Adult umbilical cord blood transplantation: a comprehensive review.

Department of Hematology, Gasthuisberg University Hospital Leuven, Leuven, Belgium.
Bone Marrow Transplantation (Impact Factor: 3.54). 07/2006; 38(2):83-93. DOI: 10.1038/sj.bmt.1705403
Source: PubMed

ABSTRACT Recent registry studies have established umbilical cord blood (UCB) transplantation as a safe and feasible alternative to bone marrow transplantation in adults when no sibling donor is available. There is, however, no gold standard to guide optimal treatment choices. We review here factors leading to the choice of the 'best available donor' and 'best available unit' in the case of UCB. For instance, it is clear that higher cell dose may partially overcome the negative impact of certain histocompatibility leukocyte antigen (HLA) disparities in UCB transplantation, leading us to choose the more closely HLA-matched unit with a cell dose >2.5 x 10(7)/kg. New approaches in adult UCB transplantation are systematically covered, with a quantitative appreciation of the evidence available to date. Reduced intensity conditioning, for example, broadens the range of potential recipients by reducing transplant-related mortality, but suffers from unproven risks and benefits long term. Potential advantages of multiple units over single unit transplants are discussed, with a particular emphasis on confounding factors that impact interpretation. The limited clinical results of ex vivo UCB expansion, the possible benefits of co-infusion of haploidentical cells and controversial issues (e.g. killer immunoglobulin-like receptor matching and alternative graft sources) are also addressed with a debate on the future of UCB transplantation.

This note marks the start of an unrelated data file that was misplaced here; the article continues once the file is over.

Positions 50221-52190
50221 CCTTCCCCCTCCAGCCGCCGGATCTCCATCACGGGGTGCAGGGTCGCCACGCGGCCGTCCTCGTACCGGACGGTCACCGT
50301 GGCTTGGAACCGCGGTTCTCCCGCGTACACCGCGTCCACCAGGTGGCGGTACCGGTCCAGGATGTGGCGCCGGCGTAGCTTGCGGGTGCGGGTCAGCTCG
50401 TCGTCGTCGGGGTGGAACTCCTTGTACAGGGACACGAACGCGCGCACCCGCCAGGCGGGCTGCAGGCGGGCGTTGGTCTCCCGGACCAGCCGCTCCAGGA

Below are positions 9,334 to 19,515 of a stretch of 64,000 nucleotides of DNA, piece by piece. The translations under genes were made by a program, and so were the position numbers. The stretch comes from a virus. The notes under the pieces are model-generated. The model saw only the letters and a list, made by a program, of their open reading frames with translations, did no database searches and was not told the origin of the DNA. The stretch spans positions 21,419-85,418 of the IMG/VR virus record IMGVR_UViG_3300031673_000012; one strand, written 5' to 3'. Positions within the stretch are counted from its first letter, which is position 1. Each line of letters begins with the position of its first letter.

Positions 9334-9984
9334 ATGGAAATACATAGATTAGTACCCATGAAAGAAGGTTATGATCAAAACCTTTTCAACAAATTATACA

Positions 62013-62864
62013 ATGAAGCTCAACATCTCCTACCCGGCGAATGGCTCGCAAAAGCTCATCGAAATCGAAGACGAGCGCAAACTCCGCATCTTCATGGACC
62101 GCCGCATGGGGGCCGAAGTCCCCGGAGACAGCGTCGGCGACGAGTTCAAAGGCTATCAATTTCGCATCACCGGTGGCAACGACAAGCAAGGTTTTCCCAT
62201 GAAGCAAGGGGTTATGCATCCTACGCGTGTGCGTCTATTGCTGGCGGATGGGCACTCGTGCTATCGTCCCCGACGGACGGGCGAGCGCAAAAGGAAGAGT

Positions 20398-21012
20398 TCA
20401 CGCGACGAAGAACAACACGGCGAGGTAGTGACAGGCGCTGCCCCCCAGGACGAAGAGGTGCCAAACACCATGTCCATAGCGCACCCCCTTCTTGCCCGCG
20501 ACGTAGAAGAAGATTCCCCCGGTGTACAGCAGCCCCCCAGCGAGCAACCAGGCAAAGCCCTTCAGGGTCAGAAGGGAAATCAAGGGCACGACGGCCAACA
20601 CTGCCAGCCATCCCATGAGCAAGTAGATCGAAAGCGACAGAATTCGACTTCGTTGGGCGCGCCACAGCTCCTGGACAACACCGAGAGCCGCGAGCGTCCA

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    ABSTRACT: The influence of TNF-α and Fas-ligand (FasL) on viability and function was evaluated in fresh- and expanded-umbilical cord blood (UCB) cells. CD34(+) progenitors and T cells display outstanding survival, whereas ~30% and >50% B lymphocytes and myeloid cells undergo spontaneous apoptosis within 24 and 48 h, respectively. Although the impact of exposure to toxic doses of FasL and TNF-α was undetectable in measurements of apoptosis; removal of dead cells after 2 days of incubation with the ligands revealed a twofold increase in frequency of colony-forming cells (CFU). The sensitivity of progenitors to apoptosis was also unaffected by Fas cross-linking following TNF-induced upregulation of the receptor, increasing CFU frequency without impairing SCID repopulating cell (SRC) activity. Most significant enrichment in CD34(+) progenitors and corresponding increase in CFU frequency were observed when FasL was applied during the final week of ex vivo expansion under the influence of nicotinamide, without impairing SRC activity. These data emphasize differential sensitivities of UCB progenitors and lineage-positive cells to apoptotic signaling mediated by the Fas and TNF receptors, which might be useful in improving the efficiency of ex vivo expansion and improving UCB cell engraftment.Bone Marrow Transplantation advance online publication, 28 April 2014; doi:10.1038/bmt.2014.79.
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